August 31, 2001
There used to be a phrase, an ethical construct really. It
was called enlightened self-interest. Basically, it means
knowing which side your bread's really buttered on. I'm a
little out of the loop these days and don't know if it's still
in play. It would be good to think so.
When it comes to the art of being human, there aren't a lot
of sound working principles around anymore and it would be
a shame, not to mention a foolish whistling for general pain
and sadness, if enlightened self interest was relegated to
copy for a personal hygiene commercial.
We live in interesting days. Much of our energy, and more
of our time, is devoted to getting ahead. If a divided America
has a common goal and mantra, that seems as close as we get.
What unites us in our great melting pot of lifestyles is greed,
disguised as personal and national fulfillment. The government
and its citizens are Siamese twins joined at the wallet in
a relationship that's more lust than love.
It was not always thus. An old friend down the coast, who
got his sailing dinghy floating again last week, wrote this
to me: "'Foreigners' who come here now come for the cash and
the lack of rules. They don't come here to become Americans.
I fear there's nothing left to become."
Beat the drum slowly. People come to the new world for the
same reason most of us get up in the morning: not to celebrate
the rising of the sun or to wonder at the mystery of being
alive or continue our research into what it means to be human,
but to beat the brush and tear up the floorboards looking
for something that will make us feel better. Or, in current
terms, to actualize ourselves and better our condition.
From a nation based upon personal freedom, we've become a
country without personal options. We must, without fail and
in ways that increase our purchasing power, become all that
we can be. To behave otherwise is morally suspect, socially
unacceptable and a bad example for the children who now head
most families. We must get ahead. We must get ahead because,
by standing still, we fall behind; not just in the long run
(another sadly neglected idea) but every minute of every dissatisfied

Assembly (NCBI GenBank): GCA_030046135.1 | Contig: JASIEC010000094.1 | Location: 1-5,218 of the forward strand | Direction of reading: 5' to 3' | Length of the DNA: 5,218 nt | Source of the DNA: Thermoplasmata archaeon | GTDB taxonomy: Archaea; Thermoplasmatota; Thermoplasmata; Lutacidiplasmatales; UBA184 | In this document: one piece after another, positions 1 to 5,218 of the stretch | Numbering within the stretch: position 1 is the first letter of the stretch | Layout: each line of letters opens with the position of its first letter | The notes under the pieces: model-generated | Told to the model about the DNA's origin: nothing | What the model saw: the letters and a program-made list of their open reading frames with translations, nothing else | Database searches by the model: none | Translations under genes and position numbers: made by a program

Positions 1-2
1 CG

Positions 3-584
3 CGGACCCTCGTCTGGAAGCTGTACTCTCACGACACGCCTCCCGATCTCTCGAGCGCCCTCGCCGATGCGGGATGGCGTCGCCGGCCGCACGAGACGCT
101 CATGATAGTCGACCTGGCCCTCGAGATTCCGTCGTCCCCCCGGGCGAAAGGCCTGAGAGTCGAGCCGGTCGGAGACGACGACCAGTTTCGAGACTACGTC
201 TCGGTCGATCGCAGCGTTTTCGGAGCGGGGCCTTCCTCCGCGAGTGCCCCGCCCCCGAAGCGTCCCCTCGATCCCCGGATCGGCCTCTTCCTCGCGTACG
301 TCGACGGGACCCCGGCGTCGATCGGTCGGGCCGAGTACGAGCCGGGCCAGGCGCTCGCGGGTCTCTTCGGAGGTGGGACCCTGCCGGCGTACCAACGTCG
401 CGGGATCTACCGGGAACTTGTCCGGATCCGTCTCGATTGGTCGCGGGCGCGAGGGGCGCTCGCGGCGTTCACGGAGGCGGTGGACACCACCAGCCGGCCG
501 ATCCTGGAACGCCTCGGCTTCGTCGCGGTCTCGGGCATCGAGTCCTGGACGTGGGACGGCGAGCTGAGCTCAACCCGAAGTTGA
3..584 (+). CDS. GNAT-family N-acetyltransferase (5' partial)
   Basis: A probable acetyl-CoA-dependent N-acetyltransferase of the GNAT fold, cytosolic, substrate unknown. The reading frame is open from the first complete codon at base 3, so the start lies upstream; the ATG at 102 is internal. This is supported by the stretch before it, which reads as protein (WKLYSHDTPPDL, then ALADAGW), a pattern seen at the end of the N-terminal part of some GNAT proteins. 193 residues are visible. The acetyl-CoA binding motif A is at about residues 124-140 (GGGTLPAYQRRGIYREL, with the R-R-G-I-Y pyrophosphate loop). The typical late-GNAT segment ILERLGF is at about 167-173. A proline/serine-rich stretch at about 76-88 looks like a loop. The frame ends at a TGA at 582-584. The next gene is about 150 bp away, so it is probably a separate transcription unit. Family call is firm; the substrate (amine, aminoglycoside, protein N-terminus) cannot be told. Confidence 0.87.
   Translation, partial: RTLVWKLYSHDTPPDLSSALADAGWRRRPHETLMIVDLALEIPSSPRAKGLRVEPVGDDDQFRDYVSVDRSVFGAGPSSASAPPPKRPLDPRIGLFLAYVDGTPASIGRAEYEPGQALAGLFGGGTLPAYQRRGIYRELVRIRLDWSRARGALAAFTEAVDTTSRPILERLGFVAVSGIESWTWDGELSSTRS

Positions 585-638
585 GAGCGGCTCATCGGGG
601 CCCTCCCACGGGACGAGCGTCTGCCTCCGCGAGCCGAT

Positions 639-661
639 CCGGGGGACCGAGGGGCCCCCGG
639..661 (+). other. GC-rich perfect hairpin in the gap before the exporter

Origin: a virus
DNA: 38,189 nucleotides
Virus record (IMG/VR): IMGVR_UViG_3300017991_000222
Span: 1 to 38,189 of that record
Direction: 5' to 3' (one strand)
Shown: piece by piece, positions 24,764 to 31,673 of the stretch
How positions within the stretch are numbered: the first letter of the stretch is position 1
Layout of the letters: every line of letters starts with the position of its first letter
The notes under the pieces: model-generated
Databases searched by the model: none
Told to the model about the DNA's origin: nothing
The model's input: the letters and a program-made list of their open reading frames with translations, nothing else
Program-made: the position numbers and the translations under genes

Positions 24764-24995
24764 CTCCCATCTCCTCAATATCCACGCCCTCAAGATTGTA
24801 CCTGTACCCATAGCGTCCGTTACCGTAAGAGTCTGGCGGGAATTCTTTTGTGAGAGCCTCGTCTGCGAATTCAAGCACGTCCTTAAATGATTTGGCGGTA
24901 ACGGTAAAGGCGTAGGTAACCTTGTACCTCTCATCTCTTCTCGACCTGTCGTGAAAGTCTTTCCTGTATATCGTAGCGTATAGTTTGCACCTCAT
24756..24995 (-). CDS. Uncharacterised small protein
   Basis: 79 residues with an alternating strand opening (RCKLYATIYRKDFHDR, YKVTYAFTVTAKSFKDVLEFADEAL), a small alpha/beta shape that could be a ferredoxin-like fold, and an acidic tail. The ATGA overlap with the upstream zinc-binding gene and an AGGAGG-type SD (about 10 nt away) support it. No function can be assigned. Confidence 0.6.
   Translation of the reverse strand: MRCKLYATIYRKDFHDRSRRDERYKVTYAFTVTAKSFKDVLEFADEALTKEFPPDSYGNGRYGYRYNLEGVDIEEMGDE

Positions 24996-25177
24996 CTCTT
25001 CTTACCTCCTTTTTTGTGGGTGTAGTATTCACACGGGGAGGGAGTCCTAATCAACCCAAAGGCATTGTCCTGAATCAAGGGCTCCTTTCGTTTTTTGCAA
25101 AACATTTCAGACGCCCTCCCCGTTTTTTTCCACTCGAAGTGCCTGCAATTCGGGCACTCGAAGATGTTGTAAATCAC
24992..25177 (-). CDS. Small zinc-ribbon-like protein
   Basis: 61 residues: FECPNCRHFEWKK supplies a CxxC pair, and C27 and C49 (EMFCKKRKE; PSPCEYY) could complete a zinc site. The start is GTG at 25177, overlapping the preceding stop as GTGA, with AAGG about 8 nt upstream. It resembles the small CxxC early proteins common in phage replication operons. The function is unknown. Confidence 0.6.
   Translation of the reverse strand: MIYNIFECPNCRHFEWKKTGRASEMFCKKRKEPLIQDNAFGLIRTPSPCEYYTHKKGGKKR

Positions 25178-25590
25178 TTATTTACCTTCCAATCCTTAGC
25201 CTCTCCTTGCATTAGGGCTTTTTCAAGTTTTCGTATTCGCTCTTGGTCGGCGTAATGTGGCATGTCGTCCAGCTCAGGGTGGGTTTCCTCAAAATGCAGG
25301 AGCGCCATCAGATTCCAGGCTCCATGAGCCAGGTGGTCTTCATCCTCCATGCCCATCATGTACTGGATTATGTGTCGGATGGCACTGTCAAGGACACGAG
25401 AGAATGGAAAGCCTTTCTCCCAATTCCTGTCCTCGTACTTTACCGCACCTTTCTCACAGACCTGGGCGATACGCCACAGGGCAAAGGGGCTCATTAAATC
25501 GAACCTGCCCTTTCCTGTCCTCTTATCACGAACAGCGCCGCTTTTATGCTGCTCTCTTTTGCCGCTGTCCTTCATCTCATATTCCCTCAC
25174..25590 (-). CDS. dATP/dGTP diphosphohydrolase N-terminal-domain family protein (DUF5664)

and unfulfilled day.
Simple minds inquire, getting ahead exactly of what? I don't
mean to alarm anyone but, in case you've been too busy to
notice, the streets and malls of America are packed to the
elbows with human beings behaving as if they were being run
down by something too hideous to be defined. And they are.
The mathematician and philosopher Alfred North Whitehead,
who lived in a time when it was still fashionable to think
about things, called it the "error of misplaced concreteness".
It means assigning reality to something that doesn't have
any. We are, as a soon to be global culture, being run down
and eaten by our collective operational delusions. We're assigning
reality to an 'it' we can get ahead of if we give it "a hundred
and ten percent." (Somewhere, Alfred is hooting with laughter.)
It's an interesting fact, not appreciated nearly enough,
that the notion of "progress" first arose in Western Europe
in the 14th century. There was no progress before that; if,
for no other reason, because there wasn't a word for it. People
just did what they did, hoped for the best and, until organized
religion made them stop, worshipped the ground they walked
on. Sometimes things were good, sometimes they weren't. Life
was just life. Silly and medieval but there it was, and so
it remained until the machines of the Industrial Revolution
broke the chains of ignorance that bound us to meaningful
labor and replaced it with wages to spend in the company store.
Two hundred and fifty years after the machines set us free,
we have company malls, company amusement parks and company
vacation destinations. (Pre-modern humans had no vacations
and generally wintered where they summered.)
Progress this significant comes with a price. Free to be
all we can be, when we fail to meet the personal goals set
by a media whose personal goal is to make us dissatisfied
and frightened enough to buy something or go somewhere dirt
cheap and sunny to forget, we suffer the sort of shame and
ostracism once reserved for lepers and thieves. This is the
taboo called "the error of not measuring up." It is, when
you think about it, a pretty funny world; one that hasn't
been funny for some time.
Long before Deep Throat suggested it, we were all following
the money. The sociopathic soul of capitalism lies in the
shotgun marriage of money to progress. Money, lest we forget,
began as a medium of exchange: a reflection of the value of
goods and the human labor that produced them. It was a way
of keeping count. Coupled to progress, it became a way to
Being modern, we now understand that money is only partly
about trading for what we need; the real purpose of money
is to make more money. In terms of progress, this was a real
breakthrough. The way to "make" money is to charge more for
what make or do than it costs you to make or do it. Interestingly
enough, there was once a sin called "usury". One committed
it by charging interest on a loan. In terms of progress, simple
minds must ask: from what to what?